Group B Streptococcus

Group B Streptococcus (GBS)

Group B Streptococcus (GBS) is one of the many bacteria that normally live in our bodies, including in the vagina, and the rectum, and usually causes no harm. If GBS is passed on from mother to baby at birth then this can occasionally cause serious illness in the newborn baby, such as a pneumonia or meningitis.

15 - 20% of pregnant women are colonised with GBS. To detect GBS a simple vaginal +/- rectal swab is done between 35-37 weeks of pregnancy. It can be performed by women themselves. If the swab is positive for GBS, the recommendation is for the mother to be given antibiotics once labour is established or the membranes have ruptured. Penicillin is the antibiotic of choice and it is given every 4 hours intravenously using a small cannula. An alternative antibiotic is used for those allergic to penicillin. There are no benefits of taking antibiotics before labour begins.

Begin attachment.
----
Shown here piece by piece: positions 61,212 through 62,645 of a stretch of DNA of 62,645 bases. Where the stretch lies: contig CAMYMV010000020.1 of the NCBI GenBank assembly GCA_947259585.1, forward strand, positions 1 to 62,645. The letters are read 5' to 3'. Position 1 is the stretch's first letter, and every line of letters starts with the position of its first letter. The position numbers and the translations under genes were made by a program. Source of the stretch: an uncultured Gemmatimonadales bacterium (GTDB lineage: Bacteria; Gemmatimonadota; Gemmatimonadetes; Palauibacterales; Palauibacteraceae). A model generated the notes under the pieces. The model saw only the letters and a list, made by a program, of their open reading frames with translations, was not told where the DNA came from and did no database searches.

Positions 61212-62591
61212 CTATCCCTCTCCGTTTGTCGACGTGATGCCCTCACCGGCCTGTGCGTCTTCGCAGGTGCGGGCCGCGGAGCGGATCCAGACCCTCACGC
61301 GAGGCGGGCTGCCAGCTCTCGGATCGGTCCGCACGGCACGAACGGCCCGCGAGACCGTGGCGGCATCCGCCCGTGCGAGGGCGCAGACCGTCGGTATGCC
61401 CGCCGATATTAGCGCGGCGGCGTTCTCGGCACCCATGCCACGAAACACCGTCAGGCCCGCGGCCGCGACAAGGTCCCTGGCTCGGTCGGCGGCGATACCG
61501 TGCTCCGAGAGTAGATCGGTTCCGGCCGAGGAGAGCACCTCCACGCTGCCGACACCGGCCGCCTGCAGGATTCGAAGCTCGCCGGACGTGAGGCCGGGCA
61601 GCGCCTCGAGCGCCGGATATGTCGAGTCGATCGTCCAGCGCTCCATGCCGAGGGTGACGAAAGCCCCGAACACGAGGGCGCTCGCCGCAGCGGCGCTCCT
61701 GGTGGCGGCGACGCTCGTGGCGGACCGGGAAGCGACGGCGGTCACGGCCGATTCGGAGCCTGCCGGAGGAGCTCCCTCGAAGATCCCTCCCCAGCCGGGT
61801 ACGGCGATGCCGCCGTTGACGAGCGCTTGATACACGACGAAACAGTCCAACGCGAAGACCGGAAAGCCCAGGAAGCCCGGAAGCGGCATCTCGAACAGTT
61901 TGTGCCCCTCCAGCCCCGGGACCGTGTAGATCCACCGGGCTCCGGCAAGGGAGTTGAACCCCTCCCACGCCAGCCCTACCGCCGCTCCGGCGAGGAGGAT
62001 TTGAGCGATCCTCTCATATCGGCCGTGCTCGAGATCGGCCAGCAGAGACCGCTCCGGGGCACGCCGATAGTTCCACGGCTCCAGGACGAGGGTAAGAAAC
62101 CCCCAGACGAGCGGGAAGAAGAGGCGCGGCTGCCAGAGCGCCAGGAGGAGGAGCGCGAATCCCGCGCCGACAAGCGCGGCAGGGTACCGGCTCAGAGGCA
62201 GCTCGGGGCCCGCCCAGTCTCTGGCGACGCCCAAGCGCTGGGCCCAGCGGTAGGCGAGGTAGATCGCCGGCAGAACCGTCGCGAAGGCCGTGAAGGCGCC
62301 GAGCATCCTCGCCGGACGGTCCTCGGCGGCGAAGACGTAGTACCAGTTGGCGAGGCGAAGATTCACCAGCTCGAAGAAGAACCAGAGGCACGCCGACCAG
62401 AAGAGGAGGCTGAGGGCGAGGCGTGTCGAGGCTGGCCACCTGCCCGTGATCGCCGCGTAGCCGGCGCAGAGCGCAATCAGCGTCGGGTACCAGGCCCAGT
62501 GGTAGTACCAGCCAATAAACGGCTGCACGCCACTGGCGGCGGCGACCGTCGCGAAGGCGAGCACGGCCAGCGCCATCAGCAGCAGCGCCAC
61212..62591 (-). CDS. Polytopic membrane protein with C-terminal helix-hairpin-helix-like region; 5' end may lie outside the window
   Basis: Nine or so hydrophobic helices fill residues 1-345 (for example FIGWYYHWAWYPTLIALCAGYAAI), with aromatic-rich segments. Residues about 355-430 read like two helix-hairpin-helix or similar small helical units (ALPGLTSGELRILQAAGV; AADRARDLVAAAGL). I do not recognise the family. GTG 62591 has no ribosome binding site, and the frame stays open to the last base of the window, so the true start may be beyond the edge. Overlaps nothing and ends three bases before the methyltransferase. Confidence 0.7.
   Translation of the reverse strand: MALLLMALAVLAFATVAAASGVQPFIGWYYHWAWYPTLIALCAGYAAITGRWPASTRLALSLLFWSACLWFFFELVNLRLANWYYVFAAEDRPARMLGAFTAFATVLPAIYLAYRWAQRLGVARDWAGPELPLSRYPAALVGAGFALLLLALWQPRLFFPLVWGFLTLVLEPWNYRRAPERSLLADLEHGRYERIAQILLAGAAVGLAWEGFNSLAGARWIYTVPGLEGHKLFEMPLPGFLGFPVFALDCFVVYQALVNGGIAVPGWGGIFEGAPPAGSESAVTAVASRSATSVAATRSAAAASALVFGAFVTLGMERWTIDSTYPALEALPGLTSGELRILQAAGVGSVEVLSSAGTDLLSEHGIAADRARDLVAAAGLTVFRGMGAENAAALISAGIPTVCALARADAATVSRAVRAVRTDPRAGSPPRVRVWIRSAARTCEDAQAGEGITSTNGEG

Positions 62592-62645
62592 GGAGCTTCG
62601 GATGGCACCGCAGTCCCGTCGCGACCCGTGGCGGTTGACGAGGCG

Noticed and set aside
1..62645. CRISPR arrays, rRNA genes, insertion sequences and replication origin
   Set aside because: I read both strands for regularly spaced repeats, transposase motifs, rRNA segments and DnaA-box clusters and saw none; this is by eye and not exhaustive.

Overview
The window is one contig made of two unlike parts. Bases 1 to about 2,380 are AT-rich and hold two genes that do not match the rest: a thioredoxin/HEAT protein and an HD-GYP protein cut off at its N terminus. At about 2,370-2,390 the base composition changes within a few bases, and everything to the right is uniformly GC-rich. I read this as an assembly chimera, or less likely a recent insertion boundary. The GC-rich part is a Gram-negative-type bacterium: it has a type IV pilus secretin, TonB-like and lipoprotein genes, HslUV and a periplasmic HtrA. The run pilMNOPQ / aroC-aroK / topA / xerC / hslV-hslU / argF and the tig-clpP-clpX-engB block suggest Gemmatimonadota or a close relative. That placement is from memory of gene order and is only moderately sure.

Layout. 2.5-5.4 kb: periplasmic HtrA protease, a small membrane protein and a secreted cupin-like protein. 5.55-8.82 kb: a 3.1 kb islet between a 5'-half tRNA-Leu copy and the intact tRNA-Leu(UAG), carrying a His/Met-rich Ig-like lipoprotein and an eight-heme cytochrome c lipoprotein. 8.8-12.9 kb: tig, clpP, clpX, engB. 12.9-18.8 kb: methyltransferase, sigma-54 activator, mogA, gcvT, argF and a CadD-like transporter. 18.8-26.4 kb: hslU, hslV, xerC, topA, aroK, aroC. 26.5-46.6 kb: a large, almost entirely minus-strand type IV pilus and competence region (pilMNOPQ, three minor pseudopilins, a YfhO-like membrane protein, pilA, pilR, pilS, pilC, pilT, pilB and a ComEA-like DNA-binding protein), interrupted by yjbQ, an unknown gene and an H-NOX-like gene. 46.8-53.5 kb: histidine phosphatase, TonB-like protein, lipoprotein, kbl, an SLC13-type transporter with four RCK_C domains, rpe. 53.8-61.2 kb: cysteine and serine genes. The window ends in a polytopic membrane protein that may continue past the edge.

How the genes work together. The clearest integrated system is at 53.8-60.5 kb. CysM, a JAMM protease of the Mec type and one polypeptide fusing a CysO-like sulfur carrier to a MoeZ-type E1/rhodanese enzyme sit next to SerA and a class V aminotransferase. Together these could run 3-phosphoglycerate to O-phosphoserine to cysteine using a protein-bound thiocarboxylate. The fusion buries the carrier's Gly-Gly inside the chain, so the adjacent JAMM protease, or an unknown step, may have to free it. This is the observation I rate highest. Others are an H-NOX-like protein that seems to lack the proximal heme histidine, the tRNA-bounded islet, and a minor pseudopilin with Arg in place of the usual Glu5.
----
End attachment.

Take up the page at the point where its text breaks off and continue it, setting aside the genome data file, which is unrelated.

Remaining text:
Women found to be GBS positive at earlier gestations are treated in the same way. There is no benefit in repeating the swab later in the pregnancy.

Babies of GBS positive mothers will require observations ie. temperature, heart rate and respiratory rate before each feed for the first 24 hours. No antibiotics are usually prescribed for babies unless they are unwell.

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